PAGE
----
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Presidential leadership brand

By Norm Smallwood
web posted February 4, 2008

We are in the midst of selecting a candidate for president. Each candidate has articulated positions on important issues … economy, terrorism, war, immigration, healthcare, and so forth. While these specific issues matter, we know that we don't know all the demands our next President will face. Eight years ago, who could have predicted the Iraqi war and occupation, Katrina, global economic conditions, and other national and international crises? In the absence of knowing the future, we pick our leaders based on their brand, or identity, which gives us confidence for how they might respond to an unknown future.

Companies like Google, Microsoft, Apple, and GE have brands that distinguish them in the marketplace. Leaders also have brands which differentiate one leader from another. In determining a leader's brand, we have found a couple of issues that help us to choose among them.

First, does the brand deliver value? A leader's strengths are not valuable until someone uses them. So, we look at leaders and determine what strengths they have demonstrated in the past. Are the skills of the leader the skills required in the future? Anticipating what the future holds gives clarity about the leadership brand required to that future state.

If we look at each parties' top two candidates we see some brand distinctions playing out:

For the Democrats, Hillary Clinton's brand identity is "I can govern the first day". She appeals to those who value experience in Washington and existing relationships that she can leverage around the world. Barack Obama stands for "hope and change". As a relative newcomer to the national stage, Obama appeals to those who want a young candidate not trapped in the past- not unlike JFK's brand in the 60's.

John McCainFor the Republicans, McCain's brand is "straight talk." He appeals to those looking for a president who represents strength to our allies and enemies. Mitt Romney's brand is "The CEO President." He promises to use his business expertise to turnaround Washington and the political process.

Second, brand is not only about what is done but also how things are done. The value of the iPod is not just the design, but how well it works. A leader's brand is not just about what they did, but how they did it. To what extent does the leader include others in decision-making, looking at alternative points of view, and so on?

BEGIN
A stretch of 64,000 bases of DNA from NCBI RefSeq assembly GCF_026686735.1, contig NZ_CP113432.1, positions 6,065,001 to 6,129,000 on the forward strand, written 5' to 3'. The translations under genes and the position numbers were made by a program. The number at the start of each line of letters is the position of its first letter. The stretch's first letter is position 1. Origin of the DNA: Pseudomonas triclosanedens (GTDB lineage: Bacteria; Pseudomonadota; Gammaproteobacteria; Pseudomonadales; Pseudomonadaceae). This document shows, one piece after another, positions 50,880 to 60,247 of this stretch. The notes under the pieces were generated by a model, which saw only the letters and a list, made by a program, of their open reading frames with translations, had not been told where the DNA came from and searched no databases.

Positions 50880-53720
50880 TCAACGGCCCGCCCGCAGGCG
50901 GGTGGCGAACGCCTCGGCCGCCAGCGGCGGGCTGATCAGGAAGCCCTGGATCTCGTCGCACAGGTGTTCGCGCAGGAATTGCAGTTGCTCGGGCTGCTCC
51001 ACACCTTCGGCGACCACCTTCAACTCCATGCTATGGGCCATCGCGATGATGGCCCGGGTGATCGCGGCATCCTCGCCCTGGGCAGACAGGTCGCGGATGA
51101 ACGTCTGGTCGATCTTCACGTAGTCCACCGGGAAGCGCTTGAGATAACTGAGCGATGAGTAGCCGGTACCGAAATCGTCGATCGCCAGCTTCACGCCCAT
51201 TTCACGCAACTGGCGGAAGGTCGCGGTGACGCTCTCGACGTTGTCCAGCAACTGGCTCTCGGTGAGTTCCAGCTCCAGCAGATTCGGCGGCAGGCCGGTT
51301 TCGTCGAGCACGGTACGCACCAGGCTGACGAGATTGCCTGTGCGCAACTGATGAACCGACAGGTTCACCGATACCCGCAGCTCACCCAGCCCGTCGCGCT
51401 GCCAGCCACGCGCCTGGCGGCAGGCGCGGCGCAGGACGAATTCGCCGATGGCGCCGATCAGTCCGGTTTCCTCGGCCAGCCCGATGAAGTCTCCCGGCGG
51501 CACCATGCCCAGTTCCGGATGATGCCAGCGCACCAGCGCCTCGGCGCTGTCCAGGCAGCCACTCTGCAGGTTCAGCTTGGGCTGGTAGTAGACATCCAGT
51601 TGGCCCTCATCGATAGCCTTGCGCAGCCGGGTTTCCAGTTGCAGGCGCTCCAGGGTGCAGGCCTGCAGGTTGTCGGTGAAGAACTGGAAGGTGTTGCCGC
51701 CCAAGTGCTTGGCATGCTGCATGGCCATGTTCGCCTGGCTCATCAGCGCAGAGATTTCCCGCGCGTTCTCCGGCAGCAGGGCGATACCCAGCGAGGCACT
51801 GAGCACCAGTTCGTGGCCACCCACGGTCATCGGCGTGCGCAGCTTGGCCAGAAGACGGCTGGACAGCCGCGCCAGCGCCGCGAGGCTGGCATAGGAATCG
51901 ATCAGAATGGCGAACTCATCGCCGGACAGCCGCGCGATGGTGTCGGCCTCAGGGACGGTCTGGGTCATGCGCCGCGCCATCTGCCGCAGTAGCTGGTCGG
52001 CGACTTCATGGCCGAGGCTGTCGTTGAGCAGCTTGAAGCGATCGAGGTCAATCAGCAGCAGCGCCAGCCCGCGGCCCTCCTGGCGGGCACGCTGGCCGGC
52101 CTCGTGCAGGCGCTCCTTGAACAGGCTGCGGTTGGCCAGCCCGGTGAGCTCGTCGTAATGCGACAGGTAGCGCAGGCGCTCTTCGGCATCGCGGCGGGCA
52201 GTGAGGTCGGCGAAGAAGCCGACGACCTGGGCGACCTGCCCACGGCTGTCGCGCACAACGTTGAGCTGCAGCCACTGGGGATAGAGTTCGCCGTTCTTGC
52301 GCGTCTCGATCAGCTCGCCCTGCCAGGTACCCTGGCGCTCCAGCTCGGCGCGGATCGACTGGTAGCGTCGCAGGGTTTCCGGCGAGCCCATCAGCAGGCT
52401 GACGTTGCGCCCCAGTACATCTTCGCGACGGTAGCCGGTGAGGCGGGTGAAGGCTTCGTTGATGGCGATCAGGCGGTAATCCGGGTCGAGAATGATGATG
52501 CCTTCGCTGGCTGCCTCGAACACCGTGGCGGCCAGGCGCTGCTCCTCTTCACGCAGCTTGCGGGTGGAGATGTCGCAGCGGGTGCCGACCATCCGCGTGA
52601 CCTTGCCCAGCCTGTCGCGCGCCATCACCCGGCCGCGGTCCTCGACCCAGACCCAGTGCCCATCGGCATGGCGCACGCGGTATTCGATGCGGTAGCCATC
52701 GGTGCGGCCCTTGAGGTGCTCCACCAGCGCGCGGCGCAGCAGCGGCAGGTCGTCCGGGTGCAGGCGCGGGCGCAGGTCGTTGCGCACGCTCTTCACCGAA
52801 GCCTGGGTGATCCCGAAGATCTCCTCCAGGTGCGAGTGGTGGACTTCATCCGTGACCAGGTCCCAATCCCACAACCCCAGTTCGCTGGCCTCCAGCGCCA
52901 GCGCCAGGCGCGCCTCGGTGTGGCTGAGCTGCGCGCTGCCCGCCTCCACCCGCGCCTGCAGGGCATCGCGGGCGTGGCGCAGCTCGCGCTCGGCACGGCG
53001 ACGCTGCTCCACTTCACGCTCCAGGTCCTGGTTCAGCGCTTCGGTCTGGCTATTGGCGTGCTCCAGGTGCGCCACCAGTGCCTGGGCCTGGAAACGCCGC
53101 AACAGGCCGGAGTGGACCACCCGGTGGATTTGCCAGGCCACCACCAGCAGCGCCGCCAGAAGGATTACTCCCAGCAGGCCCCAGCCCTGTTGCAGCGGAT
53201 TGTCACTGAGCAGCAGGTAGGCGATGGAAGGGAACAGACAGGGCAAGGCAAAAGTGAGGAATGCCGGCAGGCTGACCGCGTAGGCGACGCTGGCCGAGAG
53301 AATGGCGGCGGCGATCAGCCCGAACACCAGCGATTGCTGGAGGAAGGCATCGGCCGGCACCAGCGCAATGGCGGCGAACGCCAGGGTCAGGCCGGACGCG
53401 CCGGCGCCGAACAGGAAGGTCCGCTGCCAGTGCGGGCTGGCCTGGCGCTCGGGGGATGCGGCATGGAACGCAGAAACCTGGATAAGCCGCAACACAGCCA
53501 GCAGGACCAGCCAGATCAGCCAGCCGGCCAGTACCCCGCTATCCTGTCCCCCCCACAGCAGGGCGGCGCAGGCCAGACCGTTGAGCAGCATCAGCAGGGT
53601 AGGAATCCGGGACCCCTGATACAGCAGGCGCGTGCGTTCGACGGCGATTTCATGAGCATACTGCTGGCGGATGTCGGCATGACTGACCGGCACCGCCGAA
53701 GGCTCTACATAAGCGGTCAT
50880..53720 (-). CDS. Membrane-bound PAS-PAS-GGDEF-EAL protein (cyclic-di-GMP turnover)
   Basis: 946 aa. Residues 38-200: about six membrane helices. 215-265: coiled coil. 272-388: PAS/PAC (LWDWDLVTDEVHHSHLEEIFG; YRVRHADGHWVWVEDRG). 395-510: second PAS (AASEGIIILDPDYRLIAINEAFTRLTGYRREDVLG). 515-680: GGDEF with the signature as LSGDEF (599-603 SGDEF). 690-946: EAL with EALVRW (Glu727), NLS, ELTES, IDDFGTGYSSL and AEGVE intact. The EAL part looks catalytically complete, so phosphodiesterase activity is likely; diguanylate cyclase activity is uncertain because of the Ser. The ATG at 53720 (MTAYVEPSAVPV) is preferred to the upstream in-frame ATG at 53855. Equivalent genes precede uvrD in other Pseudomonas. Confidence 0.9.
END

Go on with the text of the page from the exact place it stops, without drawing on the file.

Much of the negative ads that candidates run against their opponents are based on the logic that they try to usurp the brand identity of the other by claiming it as a future weakness. So, Hillary claims Obama is an inexperienced newcomer; Obama retorts that Hillary's relationships will result in an extension of the past. McCain criticizes Romney for not really being a leader and Romney claims McCain is a war hero who does not really understand economics.

We look at these leading political candidates. While they debate positions about important issues, we also need to look at their leadership brands. We cannot fully anticipate unknown realities, but we can predict what personal brand each candidate brings to the Presidency.

Abraham Lincoln was gifted at coalescing people with different points of view (a team of rivals), admitting errors, and moving forward.

Teddy Roosevelt was known for his entrepreneurial zeal and zest for discovery.

Harry Truman could be branded as a leader who accepted responsibility for challenging decisions.

John Kennedy's identity was one of inspiration and service.

Ronald Reagan combined a personal touch through stories he told with a vision of a different role of government.

Each president comes to the position with a brand. As citizens observing the election process, we hope we can be thoughtful observers of the person behind the politics and make a choice not just on today's issue, but how our leader will respond to tomorrow's challenges. ESR

Norm Smallwood is co-founder of The RBL Group and co-author of four books. He is also on the faculty of the Executive Education Center at the University of Michigan Business School. With Dave Ulrich he is co-author of Leadership Brand, Results-Based Leadership and How Leaders Build Value.


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